Cave di Cusa
Drum for a temple column in Cave di Cusa
Shown within Italy
|Alternate name||Rocche di Cusa|
|Location||Campobello di Mazara, Province of Trapani, Sicily, Italy|
|Coordinates||37°37′10″N 12°43′21″E / 37.61944°N 12.72250°ECoordinates: 37°37′10″N 12°43′21″E / 37.61944°N 12.72250°E|
|Length||1.8 km (1.1 mi)|
|Periods||Archaic Greek to Classical Greek|
|Management||Soprintendenza BB.CC.AA. di Trapani|
|Website||Area Archeologica Cave di Cusa Vincenzo Tusa (Italian)|
Cave di Cusa (meaning "Quarry of Accusation" in Italian) or Rocche di Cusa was an ancient stone quarry in Sicily. It is located 3 kilometers south of the town Campobello di Mazara in the province of Trapani, Italy. It is 1.8 kilometer long and is on a ridge that spans from east to west. This site was quarried beginning in the first half of the 6th century BC and its stone was used to construct the temples in the ancient Greek city Selinunte. It was abandoned in 409 BC when the city was captured by the Carthaginians. It is now an official Sicilian Archeological Zone and a popular tourist site.
Cave di Cusa was the source of stone used to build the town of Selinunte's sacred temple. Selinunte was a Greek temple that was located 13 km southwest from the quarry. That area of Sicily was inhabited mainly be the ancient Greeks. The stone found at Cave di Cusa site was very suitable for building and therefore a material of choice. Its texture and tufa resistant limestone material made it ideal and perfect for the construction of the sacred Greek temple. This quarry was mined for many years, 150 to be exact. There is evidence to believe that at one time, 150 people worked there. Many of them were slave laborers.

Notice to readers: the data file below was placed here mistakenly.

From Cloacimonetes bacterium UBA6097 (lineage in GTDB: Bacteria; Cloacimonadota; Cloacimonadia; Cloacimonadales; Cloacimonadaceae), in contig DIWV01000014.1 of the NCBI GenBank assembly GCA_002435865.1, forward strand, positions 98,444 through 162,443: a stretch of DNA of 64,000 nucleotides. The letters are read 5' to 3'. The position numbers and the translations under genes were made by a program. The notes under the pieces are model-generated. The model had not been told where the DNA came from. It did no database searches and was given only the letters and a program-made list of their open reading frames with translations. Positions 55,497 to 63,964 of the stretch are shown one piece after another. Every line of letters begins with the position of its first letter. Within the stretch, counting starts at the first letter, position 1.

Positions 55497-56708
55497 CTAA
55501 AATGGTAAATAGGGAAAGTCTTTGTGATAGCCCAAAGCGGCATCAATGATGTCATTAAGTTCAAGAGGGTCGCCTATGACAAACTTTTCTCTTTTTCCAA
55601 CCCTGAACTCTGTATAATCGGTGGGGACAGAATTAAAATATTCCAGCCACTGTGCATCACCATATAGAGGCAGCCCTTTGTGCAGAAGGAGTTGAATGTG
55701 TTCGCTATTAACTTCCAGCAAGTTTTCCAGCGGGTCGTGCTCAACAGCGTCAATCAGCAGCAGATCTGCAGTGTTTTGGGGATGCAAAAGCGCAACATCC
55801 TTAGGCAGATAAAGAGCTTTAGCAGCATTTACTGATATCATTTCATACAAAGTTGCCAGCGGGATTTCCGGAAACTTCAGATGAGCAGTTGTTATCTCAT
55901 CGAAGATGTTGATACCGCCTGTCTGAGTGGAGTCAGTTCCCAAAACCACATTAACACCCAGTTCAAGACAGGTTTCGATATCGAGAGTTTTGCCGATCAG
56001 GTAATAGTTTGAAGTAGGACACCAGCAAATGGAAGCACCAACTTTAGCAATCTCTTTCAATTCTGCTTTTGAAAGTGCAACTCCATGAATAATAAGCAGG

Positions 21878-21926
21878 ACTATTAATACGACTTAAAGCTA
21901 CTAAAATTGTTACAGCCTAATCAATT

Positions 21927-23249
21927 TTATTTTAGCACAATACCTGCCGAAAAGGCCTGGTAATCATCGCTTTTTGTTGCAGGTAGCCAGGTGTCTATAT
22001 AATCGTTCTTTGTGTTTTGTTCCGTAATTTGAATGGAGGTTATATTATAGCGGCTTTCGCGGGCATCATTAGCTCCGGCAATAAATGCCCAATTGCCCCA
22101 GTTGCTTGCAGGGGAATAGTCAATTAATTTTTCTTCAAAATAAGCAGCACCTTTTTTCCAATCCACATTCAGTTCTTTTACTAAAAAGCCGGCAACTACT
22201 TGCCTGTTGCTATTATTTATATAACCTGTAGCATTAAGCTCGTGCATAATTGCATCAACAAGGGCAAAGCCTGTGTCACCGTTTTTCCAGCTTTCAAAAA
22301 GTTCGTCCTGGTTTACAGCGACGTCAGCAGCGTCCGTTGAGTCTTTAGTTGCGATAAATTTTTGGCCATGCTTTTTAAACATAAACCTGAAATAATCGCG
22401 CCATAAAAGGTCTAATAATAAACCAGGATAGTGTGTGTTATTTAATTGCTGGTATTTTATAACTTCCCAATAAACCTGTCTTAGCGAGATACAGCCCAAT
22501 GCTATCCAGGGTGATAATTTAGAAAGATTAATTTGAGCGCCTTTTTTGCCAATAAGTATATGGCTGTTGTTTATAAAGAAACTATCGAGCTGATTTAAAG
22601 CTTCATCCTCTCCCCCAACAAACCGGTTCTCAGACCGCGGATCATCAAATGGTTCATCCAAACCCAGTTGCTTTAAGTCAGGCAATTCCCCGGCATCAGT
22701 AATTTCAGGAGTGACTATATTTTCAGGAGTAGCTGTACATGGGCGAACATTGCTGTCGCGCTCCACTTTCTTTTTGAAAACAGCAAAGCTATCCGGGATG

In 409 BC Cave di Cusa was suddenly abandoned. This was due to the unexpected and unwanted arrival of Carthaginian invader Hannibal Mago. This visit broke out into a war between the opposing forces, and ultimately Selinunte was defeated. The town was destroyed after the defeat, and no work ever occurred at the quarry again. The slaves and laborers fled the scene and escaped to safety. The blocks of stone that were currently being worked on were completely left alone and have formed the geography of the site today. In its day, Cave di Cusa was very efficient, so one might wonder how this site would have transformed throughout history if it had not been for its abandonment.
Archaeological investigation on the site has given us a lot of information regarding Cave di Cusa and how it was used. The site itself is covered in 60 blocks of rock, many of them cylindrical in nature, in various stages of carving, strewn haphazardly around the site (some in situ) that were originally intended for the construction of the temple. The stone from this site was used for columns at the temple, and many columns still exist at the site today. The rock is in different stages of being quarried, so it is evident that the abandonment of the site occurred rather quickly. There is evidence of pick marks on the rocks from various stone tools, so archaeologists have been able to determine the methods used to quarry the stone. Many efficient and advanced methods were used to carve the stone, like grooves and holes put on "architraves" that allowed ropes and beams to be threaded through them to aid in lifting the rock. It shows how crafty and intelligent ancient peoples were in working on this site.
In modern times, Cave di Cusa has become a popular tourist destination in Sicily. The ancient Greek culture and influence of Selinunte and the surrounding areas is evidenced here. It is said to be beautiful in the spring, due to its array of flowers and pillars and people have been known to have picnics there. There are also many bed and breakfasts located nearby, due to the large amount of tourism. In addition, it is most importantly a piece of history and has cultural value to it. The pillars have been preserved very well since they were interrupted in their production. Therefore, many visitors find it very educational as well as beautiful.
- "Cave di Cusa". Trapani Sicilia. Retrieved 9 April 2012.
- Peschlow-Bindokat, Anneliese (1990). Die Steinbrüche von Selinunt. Die Cave di Cusa und die Cave di Barone (in German). Mainz am Rhein: Von Zabern. ISBN 9783805310840.
- Official website (Italian)
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